Here is an example of fetching some data with SuperDuperDB:
You can see that the usual data from MongoDB is wrapped with the Document class.
You can recover the unwrapped document with unpack:
The reason superduperdb uses the Document abstraction is that, in SuperDuperDB, you don't need to manage converting data to bytes yourself. We have a system of configurable and user-controlled types, or "Encoders," which allow users to insert, for example, images directly. (This is a topic of an upcoming tutorial!)

Configuring models to work with vector search on MongoDB Atlas using SuperDuperDB

Now you have chosen and tested a model and inserted some data, you may configure vector search on MongoDB Atlas using SuperDuperDB. To do that, execute this command:
This command tells superduperdb to do several things:
  • Search the "documents" collection
  • Set up a vector index on our Atlas cluster, using the text in the "value" field (Listener)
  • Use the model variable to create vector embeddings
After receiving this command, SuperDuperDB:
  • Configures a MongoDB Atlas knn-index in the "documents" collection.
  • Saves the model object in the SuperDuperDB model store hosted on gridfs.
  • Applies model to all data in the "documents" collection, and saves the vectors in the documents.
  • Saves the fact that the model is connected to the "pymongo-docs" vector index.
If you’d like to “reload” your model in a later session, you can do this with the load command:
To look at what happened during the creation of the VectorIndex, we can see that the individual documents now contain vectors:
The outputs of models are always saved in the "_outputs.<key>.<model>" path of the documents. This allows MongoDB Atlas Vector Search to know where to look to create the fast vector lookup index.
You can verify also that MongoDB Atlas has created a knn vector search index by logging in to your Atlas account and navigating to the search tab. It will look like this:
The MongoDB Atlas UI, showing a list of indexes attached to the documents collection.
The green
 status indicates that MongoDB Atlas has finished comprehending and “organizing” the vectors so that they may be searched quickly.
If you navigate to the “...” sign on Actions and click edit with JSON editor*,* then you can inspect the explicit index definition which was automatically configured by superduperdb:
The MongoDB Atlas cluster UI, showing the vector search index details.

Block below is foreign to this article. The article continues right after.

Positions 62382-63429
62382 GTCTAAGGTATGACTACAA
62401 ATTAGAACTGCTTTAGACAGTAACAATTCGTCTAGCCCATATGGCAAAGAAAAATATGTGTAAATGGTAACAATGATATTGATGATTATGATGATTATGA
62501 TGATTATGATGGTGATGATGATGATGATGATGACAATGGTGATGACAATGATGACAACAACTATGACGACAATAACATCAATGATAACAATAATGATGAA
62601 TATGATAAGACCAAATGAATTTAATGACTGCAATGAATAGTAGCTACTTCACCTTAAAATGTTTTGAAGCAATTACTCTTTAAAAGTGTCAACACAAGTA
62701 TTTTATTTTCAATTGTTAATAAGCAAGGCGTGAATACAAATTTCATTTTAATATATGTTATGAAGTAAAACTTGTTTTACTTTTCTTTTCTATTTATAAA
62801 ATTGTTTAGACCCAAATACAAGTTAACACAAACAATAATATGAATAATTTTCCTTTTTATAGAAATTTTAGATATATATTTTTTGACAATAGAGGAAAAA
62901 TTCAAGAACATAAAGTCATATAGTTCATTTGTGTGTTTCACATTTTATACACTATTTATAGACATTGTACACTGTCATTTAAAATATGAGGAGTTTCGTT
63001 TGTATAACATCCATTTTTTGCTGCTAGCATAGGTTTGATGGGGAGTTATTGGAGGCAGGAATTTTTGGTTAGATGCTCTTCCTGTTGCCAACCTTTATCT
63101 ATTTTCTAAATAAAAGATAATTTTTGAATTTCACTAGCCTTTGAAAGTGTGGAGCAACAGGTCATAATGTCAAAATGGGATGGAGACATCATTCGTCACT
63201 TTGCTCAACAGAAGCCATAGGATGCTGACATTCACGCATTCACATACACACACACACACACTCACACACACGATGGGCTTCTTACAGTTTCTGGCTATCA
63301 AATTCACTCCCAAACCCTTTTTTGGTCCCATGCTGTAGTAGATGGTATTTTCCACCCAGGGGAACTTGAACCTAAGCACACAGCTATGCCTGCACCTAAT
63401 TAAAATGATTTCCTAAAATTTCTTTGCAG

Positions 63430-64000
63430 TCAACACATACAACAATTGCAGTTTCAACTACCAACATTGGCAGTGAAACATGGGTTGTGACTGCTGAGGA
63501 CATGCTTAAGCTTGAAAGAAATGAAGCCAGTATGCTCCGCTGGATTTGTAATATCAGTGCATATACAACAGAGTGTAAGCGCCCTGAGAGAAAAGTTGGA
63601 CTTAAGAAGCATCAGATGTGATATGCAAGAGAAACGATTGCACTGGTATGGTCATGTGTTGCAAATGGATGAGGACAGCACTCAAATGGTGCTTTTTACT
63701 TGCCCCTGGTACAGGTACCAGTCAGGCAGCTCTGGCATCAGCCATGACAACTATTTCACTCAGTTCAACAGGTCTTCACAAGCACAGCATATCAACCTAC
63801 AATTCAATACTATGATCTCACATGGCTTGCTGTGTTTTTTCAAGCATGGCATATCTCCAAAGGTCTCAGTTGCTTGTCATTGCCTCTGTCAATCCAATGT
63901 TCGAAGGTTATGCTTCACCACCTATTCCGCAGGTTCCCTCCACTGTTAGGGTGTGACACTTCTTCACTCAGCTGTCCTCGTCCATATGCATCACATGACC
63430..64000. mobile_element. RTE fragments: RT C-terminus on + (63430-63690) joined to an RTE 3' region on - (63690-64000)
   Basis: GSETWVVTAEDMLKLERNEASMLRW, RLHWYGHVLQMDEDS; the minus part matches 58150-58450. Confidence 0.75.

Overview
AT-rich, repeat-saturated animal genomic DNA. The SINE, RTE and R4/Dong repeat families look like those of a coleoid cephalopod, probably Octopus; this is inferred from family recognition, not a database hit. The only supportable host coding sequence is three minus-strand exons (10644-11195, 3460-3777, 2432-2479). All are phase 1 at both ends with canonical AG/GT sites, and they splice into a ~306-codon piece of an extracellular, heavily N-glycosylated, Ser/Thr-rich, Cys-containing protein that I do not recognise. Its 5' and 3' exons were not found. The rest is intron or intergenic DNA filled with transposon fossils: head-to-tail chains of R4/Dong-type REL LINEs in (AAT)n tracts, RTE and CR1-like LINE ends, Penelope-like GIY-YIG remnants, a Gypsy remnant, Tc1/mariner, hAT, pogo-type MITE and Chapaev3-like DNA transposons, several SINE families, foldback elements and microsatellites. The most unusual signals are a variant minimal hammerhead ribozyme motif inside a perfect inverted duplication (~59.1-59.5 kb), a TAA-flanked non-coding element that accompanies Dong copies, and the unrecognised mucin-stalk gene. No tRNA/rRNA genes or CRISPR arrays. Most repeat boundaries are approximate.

You can confirm from this definition that the index looks into the "_outputs.<key>.<model>" path of the documents in our collection.

Querying vector search with a high-level API with SuperDuperDB

Now that our index is ready to go, we can perform some “search-by-meaning” queries using the db connection:
🚀 So that’s it! 🚀
You’ve now queried a vector search index on MongoDB Atlas Vector Search using a model and setup installed with SuperDuperDB. This required only a few key commands in Python, utilizing model libraries and API clients from the Python open-source ecosystem!
superduperdb has lots more to offer:
  • Developers can bring their own model, or install arbitrary models from the open-source ecosystem.
  • The cohere and anthropic APIs are also supported, in addition to openai.
  • Developers may also search through images and videos.
  • Other use cases, in addition to vanilla vector search, are supported:
    • Chat with your docs
    • Classical machine learning
    • Transfer learning
    • Vector search with arbitrary data-types
    • Much, much more…

Contributors are welcome!

SuperDuperDB is open source and permissively licensed under the Apache 2.0 license. We would like to encourage developers interested in open-source development to contribute to our discussion forums and issue boards and make their own pull requests. We'll see you on GitHub!

Become a Design Partner!​

We are looking for visionary organizations we can help to identify and implement transformative AI applications for their business and products. We're offering this absolutely for free. If you would like to learn more about this opportunity, please reach out to us via email: